x+6 x 2 +1 + 4x+3 ( x 2 +1 ) 2 x+6 x 2 +1 + 4x+3 ( x 2 +1 ) 2

47.

x+1 x+2 + 2x+3 ( x+2 ) 2 x+1 x+2 + 2x+3 ( x+2 ) 2

49.

1 x 2 +3x+25 3x ( x 2 +3x+25 ) 2 1 x 2 +3x+25 3x ( x 2 +3x+25 ) 2

51.

1 8x x 8( x 2 +4 ) + 10x 2 ( x 2 +4 ) 2 1 8x x 8( x 2 +4 ) + 10x 2 ( x 2 +4 ) 2

53.

16 x 9 x 2 + 16 x−1 7 ( x−1 ) 2 16 x 9 x 2 + 16 x−1 7 ( x−1 ) 2

55.

1 x+1 2 ( x+1 ) 2 + 5 ( x+1 ) 3 1 x+1 2 ( x+1 ) 2 + 5 ( x+1 ) 3

57.

5 x−2 3 10( x+2 ) + 7 x+8 7 10( x−8 ) 5 x−2 3 10( x+2 ) + 7 x+8 7 10( x−8 )

59.

5 4x 5 2( x+2 ) + 11 2( x+4 ) + 5 4( x+4 ) 5 4x 5 2( x+2 ) + 11 2( x+4 ) + 5 4( x+4 )

9.5 Section Exercises

1.

No, they must have the same dimensions. An example would include two matrices of different dimensions. One cannot add the following two matrices because the first is a 2×2 2×2 matrix and the second is a 2×3 2×3 matrix. [ 1 2 3 4 ]+[ 6 5 4 3 2 1 ] [ 1 2 3 4 ]+[ 6 5 4 3 2 1 ] has no sum.

3.

Yes, if the dimensions of A A are m×n m×n and the dimensions of B B are n×m, n×m, both products will be defined.

5.

Not necessarily. To find AB, AB, we multiply the first row of A A by the first column of B B to get the first entry of AB. AB. To find BA, BA, we multiply the first row of B B by the first column of A A to get the first entry of BA. BA. Thus, if those are unequal, then the matrix multiplication does not commute.

7.

[ 11 19 15 94 17 67 ] [ 11 19 15 94 17 67 ]

9.

[ −4 2 8 1 ] [ −4 2 8 1 ]

11.

Undidentified; dimensions do not match

13.

[ 9 27 63 36 0 192 ] [ 9 27 63 36 0 192 ]

15.

[ −64 −12 −28 −72 −360 −20 −12 −116 ] [ −64 −12 −28 −72 −360 −20 −12 −116 ]

17.

[ 1,800 1,200 1,300 800 1,400 600 700 400 2,100 ] [ 1,800 1,200 1,300 800 1,400 600 700 400 2,100 ]

19.

[ 20 102 28 28 ] [ 20 102 28 28 ]

21.

[ 60 41 2 −16 120 −216 ] [ 60 41 2 −16 120 −216 ]

23.

[ −68 24 136 −54 −12 64 −57 30 128 ] [ −68 24 136 −54 −12 64 −57 30 128 ]

25.

Undefined; dimensions do not match.

27.

[ −8 41 −3 40 −15 −14 4 27 42 ] [ −8 41 −3 40 −15 −14 4 27 42 ]

29.

[ −840 650 −530 330 360 250 −10 900 110 ] [ −840 650 −530 330 360 250 −10 900 110 ]

31.

[ −350 1,050 350 350 ] [ −350 1,050 350 350 ]

33.

Undefined; inner dimensions do not match.

35.

[ 1,400 700 −1,400 700 ] [ 1,400 700 −1,400 700 ]

37.

[ 332,500 927,500 −227,500 87,500 ] [ 332,500 927,500 −227,500 87,500 ]

39.

[ 490,000 0 0 490,000 ] [ 490,000 0 0 490,000 ]

41.

[ −2 3 4 −7 9 −7 ] [ −2 3 4 −7 9 −7 ]

43.

[ −4 29 21 −27 −3 1 ] [ −4 29 21 −27 −3 1 ]

45.

[ −3 −2 −2 −28 59 46 −4 16 7 ] [ −3 −2 −2 −28 59 46 −4 16 7 ]

47.

[ 1 −18 −9 −198 505 369 −72 126 91 ] [ 1 −18 −9 −198 505 369 −72 126 91 ]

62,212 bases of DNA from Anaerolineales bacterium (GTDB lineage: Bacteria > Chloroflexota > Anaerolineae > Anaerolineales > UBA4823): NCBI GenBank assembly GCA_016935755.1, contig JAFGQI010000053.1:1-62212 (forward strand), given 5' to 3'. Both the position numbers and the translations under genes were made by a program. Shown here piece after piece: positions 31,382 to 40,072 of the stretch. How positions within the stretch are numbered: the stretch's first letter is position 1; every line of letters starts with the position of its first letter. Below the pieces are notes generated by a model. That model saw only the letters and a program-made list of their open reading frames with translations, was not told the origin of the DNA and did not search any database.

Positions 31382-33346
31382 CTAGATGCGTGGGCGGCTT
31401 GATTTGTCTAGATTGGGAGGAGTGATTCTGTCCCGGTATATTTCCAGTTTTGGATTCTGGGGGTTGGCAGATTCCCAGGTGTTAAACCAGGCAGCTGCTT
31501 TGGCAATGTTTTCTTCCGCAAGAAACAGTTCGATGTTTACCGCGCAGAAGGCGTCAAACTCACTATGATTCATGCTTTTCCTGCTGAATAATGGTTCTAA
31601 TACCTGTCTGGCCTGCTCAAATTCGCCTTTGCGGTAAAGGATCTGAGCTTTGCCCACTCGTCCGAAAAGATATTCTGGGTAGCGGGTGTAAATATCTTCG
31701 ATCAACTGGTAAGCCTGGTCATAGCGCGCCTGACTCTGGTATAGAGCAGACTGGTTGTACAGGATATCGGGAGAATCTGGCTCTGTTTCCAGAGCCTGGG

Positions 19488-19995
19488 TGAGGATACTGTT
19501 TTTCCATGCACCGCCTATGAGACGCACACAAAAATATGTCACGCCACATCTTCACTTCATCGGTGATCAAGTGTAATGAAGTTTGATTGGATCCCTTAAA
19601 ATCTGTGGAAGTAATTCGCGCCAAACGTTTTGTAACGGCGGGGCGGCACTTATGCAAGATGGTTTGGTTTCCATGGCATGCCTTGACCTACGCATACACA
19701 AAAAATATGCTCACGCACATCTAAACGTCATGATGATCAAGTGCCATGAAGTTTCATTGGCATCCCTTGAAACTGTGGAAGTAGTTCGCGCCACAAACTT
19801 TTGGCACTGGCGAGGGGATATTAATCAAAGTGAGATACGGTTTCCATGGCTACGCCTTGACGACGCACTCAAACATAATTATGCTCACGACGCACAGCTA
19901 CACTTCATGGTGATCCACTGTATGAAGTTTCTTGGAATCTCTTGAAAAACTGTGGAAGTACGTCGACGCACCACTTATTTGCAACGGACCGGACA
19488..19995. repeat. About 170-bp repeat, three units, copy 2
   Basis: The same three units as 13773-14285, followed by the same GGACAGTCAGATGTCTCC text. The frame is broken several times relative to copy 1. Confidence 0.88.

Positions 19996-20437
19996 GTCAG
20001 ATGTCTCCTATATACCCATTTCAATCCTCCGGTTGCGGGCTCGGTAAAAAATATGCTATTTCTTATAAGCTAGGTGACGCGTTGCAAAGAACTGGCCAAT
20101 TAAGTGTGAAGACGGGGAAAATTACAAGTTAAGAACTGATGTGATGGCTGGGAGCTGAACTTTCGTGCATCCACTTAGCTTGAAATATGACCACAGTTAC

49.

[ 0 1.6 9 −1 ] [ 0 1.6 9 −1 ]

51.

[ 2 24 −4.5 12 32 −9 −8 64 61 ] [ 2 24 −4.5 12 32 −9 −8 64 61 ]

53.

[ 0.5 3 0.5 2 1 2 10 7 10 ] [ 0.5 3 0.5 2 1 2 10 7 10 ]

55.

[ 1 0 0 0 1 0 0 0 1 ] [ 1 0 0 0 1 0 0 0 1 ]

57.

[ 1 0 0 0 1 0 0 0 1 ] [ 1 0 0 0 1 0 0 0 1 ]

59.

B n ={ [ 1 0 0 0 1 0 0 0 1 ],neven, [ 1 0 0 0 0 1 0 1 0 ],nodd. B n ={ [ 1 0 0 0 1 0 0 0 1 ],neven, [ 1 0 0 0 0 1 0 1 0 ],nodd.

9.6 Section Exercises

1.

Yes. For each row, the coefficients of the variables are written across the corresponding row, and a vertical bar is placed; then the constants are placed to the right of the vertical bar.

3.

No, there are numerous correct methods of using row operations on a matrix. Two possible ways are the following: (1) Interchange rows 1 and 2. Then R 2 = R 2 −9 R 1 . R 2 = R 2 −9 R 1 . (2) R 2 = R 1 −9 R 2 . R 2 = R 1 −9 R 2 . Then divide row 1 by 9.

5.

No. A matrix with 0 entries for an entire row would have either zero or infinitely many solutions.

7.

[ 0 16 9 −1 | 4 2 ] [ 0 16 9 −1 | 4 2 ]

9.

[ 1 5 8 12 3 0 3 4 9 | 16 4 −7 ] [ 1 5 8 12 3 0 3 4 9 | 16 4 −7 ]

11.

−2x+5y=5 6x−18y=26 −2x+5y=5 6x−18y=26

13.

3x+2y=3 x−9y+4z=−1 8x+5y+7z=8 3x+2y=3 x−9y+4z=−1 8x+5y+7z=8

15.

4x+5y−2z=12         y+58z=2 8x+7y−3z=−5 4x+5y−2z=12         y+58z=2 8x+7y−3z=−5

17.

No solutions

19.

(−1,−2) (−1,−2)

21.

( 6,7 ) ( 6,7 )

23.

( 3,2 ) ( 3,2 )

25.

( 1 5 , 1 2 ) ( 1 5 , 1 2 )

27.

( x, 4 15 (5x+1) ) ( x, 4 15 (5x+1) )

29.

( 3,4 ) ( 3,4 )

31.

( 196 39 , 5 13 ) ( 196 39 , 5 13 )

33.

( 31,−42,87 ) ( 31,−42,87 )

35.

( 21 40 , 1 20 , 9 8 ) ( 21 40 , 1 20 , 9 8 )

37.

( 18 13 , 15 13 , 15 13 ) ( 18 13 , 15 13 , 15 13 )

39.

( x,y, 1 2 (1−2x−3y) ) ( x,y, 1 2 (1−2x−3y) )

41.

( x, x 2 ,−1 ) ( x, x 2 ,−1 )

43.

( 125,−25,0 ) ( 125,−25,0 )

45.

( 8,1,−2 ) ( 8,1,−2 )

47.

( 1,2,3 ) ( 1,2,3 )

49.

( x, 31 28 3x 4 , 1 28 (−7x−3) ) ( x, 31 28 3x 4 , 1 28 (−7x−3) )

51.

No solutions exist.

53.

860 red velvet, 1,340 chocolate

55.

4% for account 1, 6% for account 2

57.

$126

59.

Banana was 3%, pumpkin was 7%, and rocky road was 2%

61.

100 almonds, 200 cashews, 600 pistachios

9.7 Section Exercises

1.

If A −1 A −1 is the inverse of A, A, then A A −1 =I, A A −1 =I, the identity matrix. Since A A is also the inverse of A −1 , A −1 A=I. A −1 , A −1 A=I. You can also check by proving this for a 2×2 2×2 matrix.